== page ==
NEW Learning & Development Blog by Mike Lakins - April 2018

We are delighted to introduce you to our new blogger Mike Lakins....

 

Hello my name is Mike and I am the Learning & Development Coordinator for Springhill Care Home, Accrington.

 

Following on from our values based practice in terms of recruitment that Virginia Perkins, Associate Director for People and Organisational Development  discussed in her March 2018 blog; we are keen to ensure that the recruitment process continues through to our induction.

 

As Learning & Development Co-ordinator it is part of my role to ensure that the training and mentoring that our staff receive, is delivered effectively and meets the needs of the business.

 

Not only is it the knowledge that is required to underpin our day to day practice, but it is ensuring that our behavioural competencies are aligned within the training and that our core values run through each and every aspect of our induction programme.

 

The current induction is a four day programme which covers all aspects of mandatory training so that the on-boarding process of our new staff, is seamless. We examine our Vision, Mission and Values so that from the start our new staff understand the very foundation on which our organisation is built.

 

Undoubtedly we understand and appreciate that our employees are our greatest asset and we want to encourage their potential, therefore we recognise the importance of equipping them not only with the mandatory elements of their job role but also in offering specific qualifications to enhance their experience of care giving here at Springhill Care.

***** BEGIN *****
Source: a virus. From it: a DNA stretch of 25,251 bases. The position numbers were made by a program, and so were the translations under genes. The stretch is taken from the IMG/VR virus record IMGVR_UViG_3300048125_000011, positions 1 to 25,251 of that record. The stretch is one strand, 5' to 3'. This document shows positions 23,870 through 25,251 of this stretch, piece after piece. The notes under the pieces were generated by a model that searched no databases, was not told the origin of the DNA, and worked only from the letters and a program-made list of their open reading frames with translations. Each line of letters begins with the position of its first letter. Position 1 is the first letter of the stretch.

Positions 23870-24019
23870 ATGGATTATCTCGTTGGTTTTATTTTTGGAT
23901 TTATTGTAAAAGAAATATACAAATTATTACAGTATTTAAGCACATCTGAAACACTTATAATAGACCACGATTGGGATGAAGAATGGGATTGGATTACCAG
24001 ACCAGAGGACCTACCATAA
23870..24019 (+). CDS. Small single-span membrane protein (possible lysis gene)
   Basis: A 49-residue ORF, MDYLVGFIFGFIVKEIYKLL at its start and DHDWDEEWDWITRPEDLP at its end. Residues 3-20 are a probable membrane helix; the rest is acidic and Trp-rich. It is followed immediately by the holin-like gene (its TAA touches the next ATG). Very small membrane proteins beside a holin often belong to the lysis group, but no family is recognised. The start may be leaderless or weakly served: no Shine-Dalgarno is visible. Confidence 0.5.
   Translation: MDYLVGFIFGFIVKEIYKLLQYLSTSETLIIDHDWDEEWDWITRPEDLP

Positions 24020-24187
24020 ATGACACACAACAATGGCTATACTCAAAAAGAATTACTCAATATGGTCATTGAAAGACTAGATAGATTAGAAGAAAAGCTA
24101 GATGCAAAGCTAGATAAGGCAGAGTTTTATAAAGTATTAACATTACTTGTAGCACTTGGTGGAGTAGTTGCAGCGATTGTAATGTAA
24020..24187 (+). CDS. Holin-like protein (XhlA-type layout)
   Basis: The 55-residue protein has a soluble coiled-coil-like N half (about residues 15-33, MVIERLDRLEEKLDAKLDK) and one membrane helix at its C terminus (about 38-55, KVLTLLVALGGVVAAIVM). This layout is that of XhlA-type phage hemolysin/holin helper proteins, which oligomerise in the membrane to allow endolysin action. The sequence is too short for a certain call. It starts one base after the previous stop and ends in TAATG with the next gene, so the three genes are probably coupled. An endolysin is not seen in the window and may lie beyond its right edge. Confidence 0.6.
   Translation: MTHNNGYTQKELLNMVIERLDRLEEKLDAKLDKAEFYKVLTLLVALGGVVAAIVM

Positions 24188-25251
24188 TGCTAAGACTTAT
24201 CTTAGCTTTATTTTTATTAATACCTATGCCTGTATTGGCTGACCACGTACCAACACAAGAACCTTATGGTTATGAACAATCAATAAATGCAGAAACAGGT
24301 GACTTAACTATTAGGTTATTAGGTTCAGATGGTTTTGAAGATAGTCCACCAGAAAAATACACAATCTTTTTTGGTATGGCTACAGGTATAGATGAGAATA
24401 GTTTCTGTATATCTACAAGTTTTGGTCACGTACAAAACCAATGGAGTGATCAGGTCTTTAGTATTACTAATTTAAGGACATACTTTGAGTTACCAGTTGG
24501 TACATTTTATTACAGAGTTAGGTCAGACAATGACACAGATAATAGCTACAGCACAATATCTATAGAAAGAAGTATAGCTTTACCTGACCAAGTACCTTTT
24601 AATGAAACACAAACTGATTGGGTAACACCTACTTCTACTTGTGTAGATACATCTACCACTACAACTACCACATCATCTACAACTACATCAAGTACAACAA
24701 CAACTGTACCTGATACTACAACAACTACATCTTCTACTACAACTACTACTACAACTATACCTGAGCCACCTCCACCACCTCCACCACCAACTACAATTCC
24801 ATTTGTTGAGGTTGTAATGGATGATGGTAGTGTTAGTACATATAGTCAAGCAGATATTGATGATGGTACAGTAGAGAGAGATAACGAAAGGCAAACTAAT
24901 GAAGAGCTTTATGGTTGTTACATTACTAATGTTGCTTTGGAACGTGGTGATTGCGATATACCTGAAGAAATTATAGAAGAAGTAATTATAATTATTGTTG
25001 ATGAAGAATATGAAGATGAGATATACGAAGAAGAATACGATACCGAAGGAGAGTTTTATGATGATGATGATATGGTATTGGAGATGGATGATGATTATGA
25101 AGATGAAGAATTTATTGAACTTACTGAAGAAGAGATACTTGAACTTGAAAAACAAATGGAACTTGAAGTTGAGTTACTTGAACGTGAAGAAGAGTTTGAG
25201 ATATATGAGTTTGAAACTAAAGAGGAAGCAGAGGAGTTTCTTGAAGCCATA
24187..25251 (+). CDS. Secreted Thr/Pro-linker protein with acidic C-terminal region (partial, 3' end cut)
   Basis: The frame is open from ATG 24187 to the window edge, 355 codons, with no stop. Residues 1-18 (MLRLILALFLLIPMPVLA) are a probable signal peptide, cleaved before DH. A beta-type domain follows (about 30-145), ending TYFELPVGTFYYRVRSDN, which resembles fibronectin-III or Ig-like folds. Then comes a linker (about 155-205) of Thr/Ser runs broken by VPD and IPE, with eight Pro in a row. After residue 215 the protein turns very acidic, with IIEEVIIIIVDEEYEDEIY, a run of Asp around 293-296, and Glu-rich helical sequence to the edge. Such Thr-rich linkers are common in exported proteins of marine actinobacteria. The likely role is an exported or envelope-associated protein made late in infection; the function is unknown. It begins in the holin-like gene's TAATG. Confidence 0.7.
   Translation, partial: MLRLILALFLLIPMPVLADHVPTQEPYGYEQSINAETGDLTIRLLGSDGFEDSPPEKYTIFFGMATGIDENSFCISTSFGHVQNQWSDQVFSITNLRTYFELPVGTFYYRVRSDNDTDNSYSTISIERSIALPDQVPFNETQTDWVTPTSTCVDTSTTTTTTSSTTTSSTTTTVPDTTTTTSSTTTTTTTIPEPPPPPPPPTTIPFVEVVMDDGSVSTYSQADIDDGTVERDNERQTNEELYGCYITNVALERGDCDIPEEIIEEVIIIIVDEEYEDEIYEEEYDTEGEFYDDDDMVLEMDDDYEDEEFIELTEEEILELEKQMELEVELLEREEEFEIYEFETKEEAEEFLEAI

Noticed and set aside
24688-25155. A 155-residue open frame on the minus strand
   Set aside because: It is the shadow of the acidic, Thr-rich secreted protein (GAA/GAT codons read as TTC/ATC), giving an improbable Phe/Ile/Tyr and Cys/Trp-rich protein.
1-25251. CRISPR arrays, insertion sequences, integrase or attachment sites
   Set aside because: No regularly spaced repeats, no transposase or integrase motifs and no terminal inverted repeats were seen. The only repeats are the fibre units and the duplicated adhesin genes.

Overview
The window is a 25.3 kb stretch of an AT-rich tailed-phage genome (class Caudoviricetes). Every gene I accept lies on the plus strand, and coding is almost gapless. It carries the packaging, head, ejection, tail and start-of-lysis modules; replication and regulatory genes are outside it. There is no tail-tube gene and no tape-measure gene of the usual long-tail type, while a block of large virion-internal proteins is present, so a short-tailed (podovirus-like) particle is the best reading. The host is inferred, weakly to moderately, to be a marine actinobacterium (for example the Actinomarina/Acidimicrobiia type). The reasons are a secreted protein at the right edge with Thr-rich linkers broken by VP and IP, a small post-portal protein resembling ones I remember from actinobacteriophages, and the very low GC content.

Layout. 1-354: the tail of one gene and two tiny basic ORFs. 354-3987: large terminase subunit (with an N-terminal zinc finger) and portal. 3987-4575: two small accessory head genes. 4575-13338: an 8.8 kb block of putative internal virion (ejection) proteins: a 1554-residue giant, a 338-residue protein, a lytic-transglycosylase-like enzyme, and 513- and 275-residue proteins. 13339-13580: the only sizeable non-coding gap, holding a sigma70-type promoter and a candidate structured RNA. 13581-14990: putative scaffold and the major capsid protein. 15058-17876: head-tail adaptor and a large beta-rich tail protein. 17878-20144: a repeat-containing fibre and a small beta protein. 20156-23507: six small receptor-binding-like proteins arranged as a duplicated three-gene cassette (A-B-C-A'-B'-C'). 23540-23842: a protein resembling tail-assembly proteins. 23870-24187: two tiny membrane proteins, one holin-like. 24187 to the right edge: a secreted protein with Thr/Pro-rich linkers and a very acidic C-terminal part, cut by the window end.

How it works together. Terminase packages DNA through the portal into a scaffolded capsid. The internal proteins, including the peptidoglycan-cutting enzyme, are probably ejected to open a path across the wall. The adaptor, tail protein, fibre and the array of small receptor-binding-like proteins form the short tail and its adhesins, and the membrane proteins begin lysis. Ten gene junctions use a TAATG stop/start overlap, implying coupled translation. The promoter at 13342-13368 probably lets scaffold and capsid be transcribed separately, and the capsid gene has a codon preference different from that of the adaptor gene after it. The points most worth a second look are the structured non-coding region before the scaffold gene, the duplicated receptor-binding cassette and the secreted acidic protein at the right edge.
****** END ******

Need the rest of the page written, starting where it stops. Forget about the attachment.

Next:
In addition to our successful in-house training, we have forged links with external training providers such as Lowry Training, so that we can offer Level 2 and 3 Diplomas in Health & Social Care and Level 5 in Leadership and Management and Assistant Practitioner.

 

And we haven’t stopped there – we are working closely with our external customers raising our profile within the community locally, and have set up some fantastic partnerships with Accrington and Rossendale College and the University of Central Lancashire.

 


At Springhill we want to support staff to achieve their aspirations and we believe working closely with these external customers will help greatly.  


 

by Mike Lakins

Learning and Development Coordinator at Springhill Care Home

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My Admiral Nurse Journey - Dementia Champion Presentations

At Birch Green, Gill, Sharon, Emma and Sian recently attended four days of level 2 Dementia Care training, two in January and two in March 2018.